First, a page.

I took this photo of Mount Rushmore a few weeks ago. I got several shots with various zoom distances, including an extreme closeup of George Washington’s nose. This photo, however, is the one I chose to post on social media. (I didn’t pick George Washington’s nose. Eww.)
I picked this one because it is unlike most photos of the monument that I’ve seen—and because it shows the sculpture in more context. At first glance, you might not even realize that it’s Mount Rushmore. It’s sort of like, “That’s a nice picture of a mountain ridg…Oh—Hello, guys!”
My friend Gayle has never been to Rushmore, and she’s never seen it photographed from this perspective. She commented that it “helps give a better grasp of proportions.“ I had hoped that my photo would help people see the bigger picture and understand the sculture in its context.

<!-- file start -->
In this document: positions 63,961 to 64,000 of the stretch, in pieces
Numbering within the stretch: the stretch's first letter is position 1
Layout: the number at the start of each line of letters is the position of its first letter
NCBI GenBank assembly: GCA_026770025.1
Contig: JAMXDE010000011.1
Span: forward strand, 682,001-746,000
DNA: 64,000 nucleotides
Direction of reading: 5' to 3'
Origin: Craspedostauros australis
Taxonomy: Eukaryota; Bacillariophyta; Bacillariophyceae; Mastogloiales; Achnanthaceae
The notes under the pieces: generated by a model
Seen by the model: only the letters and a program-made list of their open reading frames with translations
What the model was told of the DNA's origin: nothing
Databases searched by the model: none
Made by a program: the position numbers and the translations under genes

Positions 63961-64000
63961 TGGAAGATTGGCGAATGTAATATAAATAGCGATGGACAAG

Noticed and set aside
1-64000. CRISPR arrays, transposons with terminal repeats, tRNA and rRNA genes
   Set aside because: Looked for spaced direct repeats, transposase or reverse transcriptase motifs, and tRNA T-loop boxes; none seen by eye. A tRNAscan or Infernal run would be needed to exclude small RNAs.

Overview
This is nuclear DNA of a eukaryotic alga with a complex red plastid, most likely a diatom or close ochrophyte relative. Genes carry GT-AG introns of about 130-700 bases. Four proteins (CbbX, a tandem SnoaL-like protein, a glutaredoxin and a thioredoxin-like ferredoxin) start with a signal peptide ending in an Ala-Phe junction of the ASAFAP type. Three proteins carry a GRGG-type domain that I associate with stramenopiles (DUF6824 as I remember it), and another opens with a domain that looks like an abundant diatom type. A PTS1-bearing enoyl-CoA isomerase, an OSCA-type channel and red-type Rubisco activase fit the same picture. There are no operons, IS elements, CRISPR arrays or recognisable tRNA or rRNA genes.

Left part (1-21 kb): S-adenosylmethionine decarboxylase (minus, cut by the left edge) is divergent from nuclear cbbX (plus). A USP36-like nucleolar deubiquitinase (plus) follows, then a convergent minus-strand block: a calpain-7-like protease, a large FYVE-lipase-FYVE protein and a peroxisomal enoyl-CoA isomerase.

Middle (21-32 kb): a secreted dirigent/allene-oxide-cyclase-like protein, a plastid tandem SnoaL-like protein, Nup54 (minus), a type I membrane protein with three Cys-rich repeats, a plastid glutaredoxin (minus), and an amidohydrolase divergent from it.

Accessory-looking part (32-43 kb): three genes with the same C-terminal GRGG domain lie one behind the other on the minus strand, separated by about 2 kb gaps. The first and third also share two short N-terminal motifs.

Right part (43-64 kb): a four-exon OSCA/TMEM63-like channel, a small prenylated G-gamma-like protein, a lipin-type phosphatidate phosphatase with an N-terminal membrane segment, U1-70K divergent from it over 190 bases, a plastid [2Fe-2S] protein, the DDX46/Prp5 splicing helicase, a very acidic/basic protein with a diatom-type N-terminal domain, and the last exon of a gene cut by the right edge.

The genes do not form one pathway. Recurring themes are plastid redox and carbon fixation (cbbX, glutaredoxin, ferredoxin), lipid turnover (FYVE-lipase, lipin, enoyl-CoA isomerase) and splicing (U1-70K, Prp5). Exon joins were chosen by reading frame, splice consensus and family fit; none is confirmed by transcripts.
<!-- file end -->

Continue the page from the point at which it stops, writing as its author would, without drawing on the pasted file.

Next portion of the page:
It’s a fun reminder that, when we step back, we can get a fresh perspective that gives us a better understanding of what we’re seeing.
Of course, George Washington’s nose reminds us that a closer look can do the same. The bottom line? Looking at something from various angles and distances can help us see things we might miss otherwise. It can get us closer to truth.